Writer: Brian Ruckley
Artist: Bethany McGuire-Smith
After an uncertain start, Brian Ruckley’s Transformers series has finally hit its stride. Orion Pax, who will one day become Optimus Prime, meets with his old mentor, Codexa. Unfortunately, they’ve become estranged, as the head archivist no longer leads a conventional existence, physically or mentally. Their strained conversation gives the book a chance to properly explore Orion and Megatron’s friendship. Along the way, it further elaborates upon previously neglected elements of the narrative. Transformers is still taking an enigmatic approach but now it is building up a mystery rather than just throwing out names with little to no context.
Optimus and Megatron as former friends or at the very least likeminded individuals is an idea almost as old as the franchise itself. However, Ruckley remains as one of the few to really sell it or even properly show it. Megatron still follows his classic progression from miner to gladiator to far more. But this issue creates a context where it’s easy to see how such a hard, ruthless existence gave him such lofty aspirations for himself and all of Cybertron. There strong friendship here also gives their heated present-day interactions even more meaning. And those were already the strongest part of the book.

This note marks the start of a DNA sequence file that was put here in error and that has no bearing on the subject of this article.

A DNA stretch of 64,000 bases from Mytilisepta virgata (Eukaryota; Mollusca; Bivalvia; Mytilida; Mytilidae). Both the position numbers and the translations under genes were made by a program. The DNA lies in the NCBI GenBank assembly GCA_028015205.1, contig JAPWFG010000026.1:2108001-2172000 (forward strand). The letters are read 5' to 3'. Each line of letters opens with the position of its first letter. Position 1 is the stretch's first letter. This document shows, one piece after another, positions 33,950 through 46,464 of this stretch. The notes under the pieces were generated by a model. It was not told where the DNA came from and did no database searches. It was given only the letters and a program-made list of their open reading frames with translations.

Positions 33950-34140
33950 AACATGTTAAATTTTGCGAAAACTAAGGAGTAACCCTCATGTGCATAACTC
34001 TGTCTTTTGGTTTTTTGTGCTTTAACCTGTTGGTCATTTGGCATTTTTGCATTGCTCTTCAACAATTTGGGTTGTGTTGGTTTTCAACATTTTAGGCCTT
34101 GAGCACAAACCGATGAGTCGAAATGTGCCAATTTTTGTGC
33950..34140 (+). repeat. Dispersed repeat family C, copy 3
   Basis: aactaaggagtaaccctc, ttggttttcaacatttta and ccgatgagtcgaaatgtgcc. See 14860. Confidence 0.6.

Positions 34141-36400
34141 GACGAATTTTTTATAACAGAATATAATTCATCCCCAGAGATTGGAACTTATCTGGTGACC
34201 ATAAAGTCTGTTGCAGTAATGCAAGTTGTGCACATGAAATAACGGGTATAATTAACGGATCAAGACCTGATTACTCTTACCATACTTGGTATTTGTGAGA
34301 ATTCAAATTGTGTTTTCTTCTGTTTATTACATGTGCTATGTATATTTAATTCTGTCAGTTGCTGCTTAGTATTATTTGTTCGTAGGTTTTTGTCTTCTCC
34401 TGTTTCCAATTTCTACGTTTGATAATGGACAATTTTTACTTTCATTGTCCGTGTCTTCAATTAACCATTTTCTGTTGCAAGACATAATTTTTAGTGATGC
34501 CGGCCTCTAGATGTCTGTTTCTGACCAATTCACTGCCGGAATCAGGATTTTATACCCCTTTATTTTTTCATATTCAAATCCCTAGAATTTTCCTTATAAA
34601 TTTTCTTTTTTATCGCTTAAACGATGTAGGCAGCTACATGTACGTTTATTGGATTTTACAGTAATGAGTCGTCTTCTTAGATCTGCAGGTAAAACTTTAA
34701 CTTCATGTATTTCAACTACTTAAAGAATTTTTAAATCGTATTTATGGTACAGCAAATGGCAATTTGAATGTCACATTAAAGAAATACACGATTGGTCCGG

Some important ideas finally get some introduction throughout this issue. The book delves a bit into the war with the Trifold Spark. Additionally, there’s a little more development for the yet-to-be-seen Termagax. It’s also revealed that she founded the Ascenticons. I think it’s both good and bad that my understanding of what this book is actually about comes almost exclusively from the last two issues. While It’s comforting to see Transformers improving, it’s concerning that most of the series has felt largely inconsequential.
Transformers #6 has the distinction of being the first issue in the series to have one artist all the way through. Bethany McGuire-Smith illustrates the entirety of this story. Her work isn’t quite as technically impressive as what was in the Transformers books IDW was previously publishing. However, it’s still a massive improvement over every other artist featured throughout this series. The characters display a satisfactory amount of emotion. McGuire-Smith takes certain liberties with the characters designs while still retaining their most important qualities. If this issue is anything to go by, Transformers could really benefit from more of her art.
Like the previous issue, Transformers #6 is a departure from the rest of the series. Hopefully it stays where it is right now.